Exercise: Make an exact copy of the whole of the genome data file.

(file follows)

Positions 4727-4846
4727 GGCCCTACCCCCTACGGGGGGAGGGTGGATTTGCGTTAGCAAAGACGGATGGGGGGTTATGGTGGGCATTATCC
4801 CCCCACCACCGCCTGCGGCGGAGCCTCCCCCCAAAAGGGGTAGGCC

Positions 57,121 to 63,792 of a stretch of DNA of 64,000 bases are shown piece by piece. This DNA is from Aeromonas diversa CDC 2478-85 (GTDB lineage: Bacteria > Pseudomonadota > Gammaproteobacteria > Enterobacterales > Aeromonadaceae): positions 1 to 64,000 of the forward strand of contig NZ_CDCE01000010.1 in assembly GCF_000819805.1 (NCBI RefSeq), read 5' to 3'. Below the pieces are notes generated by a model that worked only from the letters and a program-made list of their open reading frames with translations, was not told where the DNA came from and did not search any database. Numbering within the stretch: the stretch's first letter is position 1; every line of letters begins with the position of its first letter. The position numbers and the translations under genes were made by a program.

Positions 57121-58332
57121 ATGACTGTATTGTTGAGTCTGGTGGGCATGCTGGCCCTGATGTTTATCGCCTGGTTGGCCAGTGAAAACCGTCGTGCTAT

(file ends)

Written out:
Positions 4727-4846
4727 GGCCCTACCCCCTACGGGGGGAGGGTGGATTTGCGTTAGCAAAGACGGATGGGGGGTTATGGTGGGCATTATCC
4801 CCCCACCACCGCCTGCGGCGGAGCCTCCCCCCAAAAGGGGTAGGCC

Positions 57,121 to 63,792 of a stretch of DNA of 64,000 bases are shown piece by piece. This DNA is from Aeromonas diversa CDC 2478-85 (GTDB lineage: Bacteria > Pseudomonadota > Gammaproteobacteria > Enterobacterales > Aeromonadaceae): positions 1 to 64,000 of the forward strand of contig NZ_CDCE01000010.1 in assembly GCF_000819805.1 (NCBI RefSeq), read 5' to 3'. Below the pieces are notes generated by a model that worked only from the letters and a program-made list of their open reading frames with translations, was not told where the DNA came from and did not search any database. Numbering within the stretch: the stretch's first letter is position 1; every line of letters begins with the position of its first letter. The position numbers and the translations under genes were made by a program.

Positions 57121-58332
57121 ATGACTGTATTGTTGAGTCTGGTGGGCATGCTGGCCCTGATGTTTATCGCCTGGTTGGCCAGTGAAAACCGTCGTGCTAT